Abbey Road: The Inside Story of the World’s Most Famous Recording Studio (with a foreword by Paul McCartney)

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Abbey Road: The Inside Story of the World’s Most Famous Recording Studio (with a foreword by Paul McCartney)

Abbey Road: The Inside Story of the World’s Most Famous Recording Studio (with a foreword by Paul McCartney)

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As we get closer to the present day, there's more opinion, with a definite undercurrent of nostalgia, which perhaps is understandable, and anyway never veers too close to grumpy old man territory. It’s a 240 page reference guide to all the hit songs that were released by the individual members of the Beatles after their breakup in 1970. Robeson, on the other hand, was the son of a father born into slavery, so refined he was literally in town to perform Shakespeare. Sure, others had sung the song before, but they were white people in blackface, leaning into the bullshit “ain’t-Black-folk-simple?

Later that same year, when Lennon said he liked the first part of one take of “Strawberry Fields Forever” and the second part of another take, it was left to Martin and engineers Geoff Emerick and Ken Townsend to figure out that though the takes were in different tempos and different keys, if one were slightly sped up and the other slightly sped down, they would in fact match. For anyone, like myself, who has been endlessly fascinated by the great studio, this is probably its best ‘biography’ out there. Opened by EMI in 1931, its initial showpiece was Studio One, designed to accommodate symphony orchestras. It's very recognisable, but doesn't lend itself so well to fact-based subjects, and as a result this doesn't come across as a definitive history of the famous studios. A story through the adress, the techcnical progress and development and the people working there, and the bands playing there.

The narrative gets off to a good start with Anderson’s nostalgic memories of her childhood in coastal Vancouver, raised by very young, very wild, and not very competent parents. Pepper's Lonely Hearts Club Band" (1967) and Pink Floyd's "The Dark Side of the Moon" (1973) engineered and produced in its environs, EMI Studios had already cemented itself as a historical landmark of sorts. Come down the travelators, exit Sainsbury's, turn right and follow the pedestrianised walkway to Crown Walk and turn right - and Coles will be right in front of you. All types of music are covered as fitting for the studio, but its hard to avoid the dominance of two giant records that were recorded here: The Beatle’s Sgt Peppers Lonely Hearts Club Band, and Pink Floyd’s Dark Side of the Moon. What lies behind the modest front door of the white building at No 3 Abbey Road in London's residential St John's Wood has been a source of wonder and excitement since the day it was first transformed and opened by Sir Edward Elgar in 1931.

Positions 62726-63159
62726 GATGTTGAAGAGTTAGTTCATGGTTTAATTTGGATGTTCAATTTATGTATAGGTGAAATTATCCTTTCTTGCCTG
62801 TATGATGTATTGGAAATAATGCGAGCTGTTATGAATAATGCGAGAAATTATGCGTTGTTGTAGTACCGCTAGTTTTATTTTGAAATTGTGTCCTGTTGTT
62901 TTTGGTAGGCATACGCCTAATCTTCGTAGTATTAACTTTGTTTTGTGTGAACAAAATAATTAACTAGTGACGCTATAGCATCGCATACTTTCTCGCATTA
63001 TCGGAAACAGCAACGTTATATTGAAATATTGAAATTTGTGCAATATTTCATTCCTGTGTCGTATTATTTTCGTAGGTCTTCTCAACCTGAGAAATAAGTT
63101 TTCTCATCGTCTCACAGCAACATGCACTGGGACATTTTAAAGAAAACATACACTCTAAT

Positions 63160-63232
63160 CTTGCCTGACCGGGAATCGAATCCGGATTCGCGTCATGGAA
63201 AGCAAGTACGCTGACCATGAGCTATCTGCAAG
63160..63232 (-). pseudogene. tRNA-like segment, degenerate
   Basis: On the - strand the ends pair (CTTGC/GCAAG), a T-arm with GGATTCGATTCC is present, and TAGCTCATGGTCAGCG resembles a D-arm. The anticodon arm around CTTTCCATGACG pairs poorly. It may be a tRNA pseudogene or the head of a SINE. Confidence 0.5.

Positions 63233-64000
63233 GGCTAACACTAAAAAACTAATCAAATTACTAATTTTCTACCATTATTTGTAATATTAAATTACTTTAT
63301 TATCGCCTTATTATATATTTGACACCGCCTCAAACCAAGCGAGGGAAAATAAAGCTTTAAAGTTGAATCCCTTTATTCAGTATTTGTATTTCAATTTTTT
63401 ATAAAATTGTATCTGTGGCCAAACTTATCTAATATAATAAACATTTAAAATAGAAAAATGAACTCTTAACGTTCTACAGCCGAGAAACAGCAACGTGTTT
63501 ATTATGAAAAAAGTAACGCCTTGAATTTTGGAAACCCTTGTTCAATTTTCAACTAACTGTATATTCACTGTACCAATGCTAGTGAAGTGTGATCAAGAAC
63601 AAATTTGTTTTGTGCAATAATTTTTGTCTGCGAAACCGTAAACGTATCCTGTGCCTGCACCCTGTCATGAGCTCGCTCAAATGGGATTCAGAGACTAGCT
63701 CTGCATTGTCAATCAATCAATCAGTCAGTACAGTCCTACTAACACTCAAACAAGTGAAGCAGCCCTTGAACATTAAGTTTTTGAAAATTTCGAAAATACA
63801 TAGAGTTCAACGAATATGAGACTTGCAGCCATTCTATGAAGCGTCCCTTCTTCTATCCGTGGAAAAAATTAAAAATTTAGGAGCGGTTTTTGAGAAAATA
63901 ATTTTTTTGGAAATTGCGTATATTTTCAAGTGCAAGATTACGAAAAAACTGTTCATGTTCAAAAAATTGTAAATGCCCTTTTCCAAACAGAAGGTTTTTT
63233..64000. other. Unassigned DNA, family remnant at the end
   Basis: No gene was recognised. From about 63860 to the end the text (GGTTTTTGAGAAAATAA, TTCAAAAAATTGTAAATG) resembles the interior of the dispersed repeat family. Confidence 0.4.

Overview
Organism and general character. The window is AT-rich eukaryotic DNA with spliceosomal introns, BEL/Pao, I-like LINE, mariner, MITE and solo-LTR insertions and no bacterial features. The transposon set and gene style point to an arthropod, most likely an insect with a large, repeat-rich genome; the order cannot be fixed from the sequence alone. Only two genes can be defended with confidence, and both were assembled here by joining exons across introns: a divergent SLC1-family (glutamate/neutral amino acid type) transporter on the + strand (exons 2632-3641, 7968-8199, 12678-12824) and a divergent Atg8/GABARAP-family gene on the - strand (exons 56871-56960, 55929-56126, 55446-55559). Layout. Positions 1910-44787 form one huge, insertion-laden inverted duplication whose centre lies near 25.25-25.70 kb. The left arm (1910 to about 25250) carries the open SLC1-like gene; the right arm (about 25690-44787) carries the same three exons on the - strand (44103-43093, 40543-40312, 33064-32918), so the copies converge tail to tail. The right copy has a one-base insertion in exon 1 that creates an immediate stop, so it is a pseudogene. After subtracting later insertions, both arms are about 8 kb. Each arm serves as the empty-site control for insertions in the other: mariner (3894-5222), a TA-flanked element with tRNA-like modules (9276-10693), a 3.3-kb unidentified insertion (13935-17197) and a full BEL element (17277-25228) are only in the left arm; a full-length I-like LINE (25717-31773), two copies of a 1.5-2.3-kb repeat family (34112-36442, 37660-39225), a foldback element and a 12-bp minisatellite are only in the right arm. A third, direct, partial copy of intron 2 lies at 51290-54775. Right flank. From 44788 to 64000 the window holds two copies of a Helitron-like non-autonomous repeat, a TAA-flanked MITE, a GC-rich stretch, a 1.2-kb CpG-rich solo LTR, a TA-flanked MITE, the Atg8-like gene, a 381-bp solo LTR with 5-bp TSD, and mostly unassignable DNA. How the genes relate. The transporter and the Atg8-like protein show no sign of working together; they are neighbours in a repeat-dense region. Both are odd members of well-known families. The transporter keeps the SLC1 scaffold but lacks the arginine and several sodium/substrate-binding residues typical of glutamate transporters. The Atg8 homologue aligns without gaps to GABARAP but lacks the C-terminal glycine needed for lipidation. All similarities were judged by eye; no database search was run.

He presented the definitive BBC rock music program Whistle Test and anchored the BBC's coverage of Live Aid in 1985. Royal Mail stamps featuring the Beatles, January 8, 2007 at the Abbey Road Studios in London, United Kingdom.By the time the Beatles arrived at Abbey Road in 1962, producer George Martin (“Although he liked music well enough, what he really loved were records. Includes features on Mike Scott, Black Midi, Jethro Tull, Jean-Claude Vannier, the Stranglers, the Bangles, and the Beatles' Abbey Road. What is it that really happens behind the doors of the most celebrated recording studio in the world? Just about everything that David Hepworth sublimely documents happening at Abbey Road, the studio, serves as a fabulous historical template with implications and lessons far beyond the music business.

While the Beatles play the major role in this detailed history (Sir Paul actually wrote the book's foreward) there are stories from an eclectic collection of other artists. She has faced abuse and mistreatment of many kinds over the decades, but she touches on the most appalling passages lightly—though not so lightly you don't feel the torment of the media attention on the events leading up to her divorce from Tommy Lee. The very thought that I was standing in the room where the Beatles recorded the vast majority of their unparalleled music was simply overwhelming. It's no great leap to imagine that as long as human beings love music, they'll be making that fabled pilgrimage, walking in the footsteps of giants for centuries to come.While the point isn’t made in Abbey Road, “try it quicker” and “start with the chorus” are the exact instructions George Martin gave the Beatles during the recording of “Please Please Me” and “A Hard Day’s Night” respectively. Excellent and interesting history of Abbey Road and the recording of artists well before the Beatles in the 60s. I welcomed these sidebars and found it only appropriate to "hear" the inside story of Abbey Road in Hepworth's very British voice.

Magnetic tape, developed by the Germans and only discovered by Britain and America after the Second World War, finally made editing possible, as the poor parts of a performance could literally be cut away, and a more pleasing version inserted in their place.He lives in London, dividing his time between writing for a variety of newspaper and magazines, speaking at events, broadcasting work, podcasting at www. Being lucky enough to enter Abbey Road it was strange to hear stories about the rooms and studios I have entered. His non-rock writing has appeared in the Worcester Telegram and Gazette, on Wakefield Patch, and elsewhere. My only minor complaint was that was very little context provided as to what other studios where doing, particularly in the 30s and 40s. The 18th Annual Francis Davis Jazz Poll: The State of Our Union Could Be Better Major record labels were once notorious for trying to e.

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